President Bush met with U.S. vaccine developers on Oct. 7, not long after reading a gruesome history of the 1918 Spanish flu pandemic. The 500-plus page book by John M. Barry tells how 40 million of the world's youngest, healthiest people died horrifically, bleeding from their ears and noses and turning blue from lack of oxygen. The book also skewers military and government officials who ignored warnings about poor public health conditions in barracks and cities.
At the meeting, President Bush reportedly urged U.S. drug companies to increase their capacity to produce a vaccine for a new strain of avian influenza inching west across the globe. European Union members met Oct. 18 after the virus appeared in poultry on a Greek island in the Aegean Sea. Its emergence in Greece, the first EU member nation affected, followed cases in poultry in Turkey and Romania. Though more than 60 people have died of the virus in Asia, no human cases have been reported in Europe.
Scientists frequently compare the new bird flu to the 1918 flu because of the severe disease it causes in humans who catch the virus from poultry. Across the airwaves, experts continue to reiterate their worst fear that the avian flu will mutate into a strain easily passed from human to human and explode into the dreaded "P" word: a pandemic.
While such dire forecasts contribute to public fears about bird flu, they do little to educate the public about the real probability of a flu pandemic and the important role the public plays in controlling one.
A flu pandemic occurs about once every 50 years when a new strain of flu that has never infected humans emerges. The last major pandemic struck in 1968. Scientists have no way to calculate the probability that the current bird flu strain, H5N1, will mutate into a pandemic strain. If it does not, they are sure another strain will soon take its place as the next pandemic.
"H5N1 poses a very unique threat, but it's not the only threat to us in terms of pandemic influenza," said Dr. Andrew Pekosz, associate professor of microbiology at Washington University.
In the book Mr. Bush read, The Great Influenza, Mr. Barry, who has written several historical chronicles of disease and disaster, describes influenza as a mutant swarm that evades the immune system by hiding out in human cells and continually changing its genetic code. Vaccine makers face the constant challenge of staying a step ahead of the mutant swarm. They often do not know how effective a vaccine will be until its release.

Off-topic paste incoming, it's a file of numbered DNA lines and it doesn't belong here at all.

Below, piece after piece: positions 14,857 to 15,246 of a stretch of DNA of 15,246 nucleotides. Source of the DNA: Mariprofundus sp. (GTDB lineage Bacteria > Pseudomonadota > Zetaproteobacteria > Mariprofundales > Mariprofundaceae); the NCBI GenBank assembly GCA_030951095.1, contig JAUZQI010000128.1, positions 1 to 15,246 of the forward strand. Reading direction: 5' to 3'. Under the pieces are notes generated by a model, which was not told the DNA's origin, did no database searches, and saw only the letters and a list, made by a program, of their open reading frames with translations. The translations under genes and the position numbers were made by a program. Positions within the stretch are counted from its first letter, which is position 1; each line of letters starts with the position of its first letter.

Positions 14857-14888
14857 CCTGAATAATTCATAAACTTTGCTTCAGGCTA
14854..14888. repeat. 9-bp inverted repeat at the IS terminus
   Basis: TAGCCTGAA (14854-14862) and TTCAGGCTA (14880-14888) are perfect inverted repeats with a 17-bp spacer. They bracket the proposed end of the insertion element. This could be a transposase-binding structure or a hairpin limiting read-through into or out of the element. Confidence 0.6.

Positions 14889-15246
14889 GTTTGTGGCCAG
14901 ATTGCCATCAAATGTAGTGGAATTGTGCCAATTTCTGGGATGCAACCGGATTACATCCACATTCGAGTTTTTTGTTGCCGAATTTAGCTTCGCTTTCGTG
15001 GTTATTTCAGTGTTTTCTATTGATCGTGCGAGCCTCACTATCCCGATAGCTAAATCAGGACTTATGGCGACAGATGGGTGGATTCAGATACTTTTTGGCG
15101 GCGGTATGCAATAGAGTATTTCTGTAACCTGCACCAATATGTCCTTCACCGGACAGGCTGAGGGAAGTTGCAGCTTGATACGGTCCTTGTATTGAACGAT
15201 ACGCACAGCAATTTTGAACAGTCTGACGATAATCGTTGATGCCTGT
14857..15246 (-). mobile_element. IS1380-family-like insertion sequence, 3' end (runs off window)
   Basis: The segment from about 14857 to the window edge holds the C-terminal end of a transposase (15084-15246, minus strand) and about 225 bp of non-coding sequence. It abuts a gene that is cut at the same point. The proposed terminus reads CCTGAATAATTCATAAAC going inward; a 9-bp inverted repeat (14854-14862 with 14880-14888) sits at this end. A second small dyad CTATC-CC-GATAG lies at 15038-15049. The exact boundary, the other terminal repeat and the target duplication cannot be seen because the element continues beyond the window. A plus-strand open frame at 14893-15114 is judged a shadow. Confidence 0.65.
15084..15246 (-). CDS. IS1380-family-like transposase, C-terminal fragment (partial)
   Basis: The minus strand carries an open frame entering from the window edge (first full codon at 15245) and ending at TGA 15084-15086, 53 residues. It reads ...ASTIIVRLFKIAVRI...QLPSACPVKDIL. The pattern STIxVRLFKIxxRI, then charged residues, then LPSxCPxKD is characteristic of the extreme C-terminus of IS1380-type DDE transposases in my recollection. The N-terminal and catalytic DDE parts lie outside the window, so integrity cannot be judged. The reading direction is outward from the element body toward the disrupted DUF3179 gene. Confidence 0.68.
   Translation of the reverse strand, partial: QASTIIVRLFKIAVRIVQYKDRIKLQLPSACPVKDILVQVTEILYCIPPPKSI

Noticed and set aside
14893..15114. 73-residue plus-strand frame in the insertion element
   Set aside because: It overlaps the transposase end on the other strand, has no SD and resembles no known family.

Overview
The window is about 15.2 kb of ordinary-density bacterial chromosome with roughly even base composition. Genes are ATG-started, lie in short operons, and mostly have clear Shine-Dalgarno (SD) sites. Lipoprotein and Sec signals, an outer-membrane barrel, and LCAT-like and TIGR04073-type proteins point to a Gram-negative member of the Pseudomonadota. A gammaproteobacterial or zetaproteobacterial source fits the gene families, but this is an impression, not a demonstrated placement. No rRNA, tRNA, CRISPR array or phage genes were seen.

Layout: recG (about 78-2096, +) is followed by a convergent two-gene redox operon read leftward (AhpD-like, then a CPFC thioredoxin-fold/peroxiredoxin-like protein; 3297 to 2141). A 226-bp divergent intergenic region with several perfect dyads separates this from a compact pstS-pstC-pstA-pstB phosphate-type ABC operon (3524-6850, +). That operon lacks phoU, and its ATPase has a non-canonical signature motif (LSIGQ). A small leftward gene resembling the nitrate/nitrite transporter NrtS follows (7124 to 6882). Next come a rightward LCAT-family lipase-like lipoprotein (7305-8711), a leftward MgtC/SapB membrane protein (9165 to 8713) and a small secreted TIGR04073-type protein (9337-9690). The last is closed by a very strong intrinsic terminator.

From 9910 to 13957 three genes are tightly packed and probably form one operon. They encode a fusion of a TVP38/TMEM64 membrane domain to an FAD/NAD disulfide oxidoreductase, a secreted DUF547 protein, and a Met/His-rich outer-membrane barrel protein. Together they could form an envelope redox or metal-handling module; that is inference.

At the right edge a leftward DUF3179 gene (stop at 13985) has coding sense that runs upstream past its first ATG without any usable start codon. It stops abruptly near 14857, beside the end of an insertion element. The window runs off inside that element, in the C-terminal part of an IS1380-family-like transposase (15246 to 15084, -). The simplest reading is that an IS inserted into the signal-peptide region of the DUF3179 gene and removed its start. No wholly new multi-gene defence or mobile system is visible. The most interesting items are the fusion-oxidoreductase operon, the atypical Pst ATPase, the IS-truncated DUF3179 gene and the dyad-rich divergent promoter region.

The United States is testing a vaccine against the avian strain of H5N1 that might afford some protection against a mutated, pandemic version of the virus. Still, drug companies cannot start producing a true pandemic vaccine until they know what that strain of virus looks like; in which case, the pandemic would already be underway.
Further complicating matters is the large dosage of H5N1 vaccine-eight times more than a regular flu shot-needed to be effective, Dr. Pekosz noted. In a pandemic, he said, members of the public should not expect to get vaccinated unless they are involved in health care or public works like electricity production. "Right now, we just can't make enough," he said.
The World Health Organization also emphasizes that no vaccine can stop a pandemic. "Although it is not considered feasible to stop the spread of a pandemic virus, it should be possible to minimize its consequences through advance preparation," states the WHO Global Influenza Preparedness Plan. That preparation means capitalizing on the major advantage today's world has over 1918: public health. The Spanish flu struck at the height of World War I, when the world's overcrowded barracks and trenches acted like a pipeline carrying the disease into unsuspecting communities.
The WHO plan suggests myriad public health measures, from hand washing to school closings. It also recommended stockpiling supplies of the anti-viral drug Tamiflu, a remedy whose effectiveness against past cases of bird flu researchers have found to be questionable. The Bush administration is expected to release its flu pandemic preparedness plan in the next few weeks. The New York Times obtained a leaked version of the plan, which the newspaper said laid out worst-case scenarios and suggested government responses to a pandemic. But the risks of an H5N1 pandemic are over-hyped, argues Marc Siegel, New York University professor and physician. "We tend to over-personalize the news and ramp up our expectation of danger beyond the actual risk," he said. Scientists can still say "if" about H5N1, but they agree the emergence of some kind of flu pandemic is a matter of "when."
Today's world also has the advantage of instant communication, but communication can only help to the extent people are willing to comply with orders. While not as convenient as a vaccine, they are just as important, Dr. Pekosz said.
"When those public health measures are announced, it's really important to do them."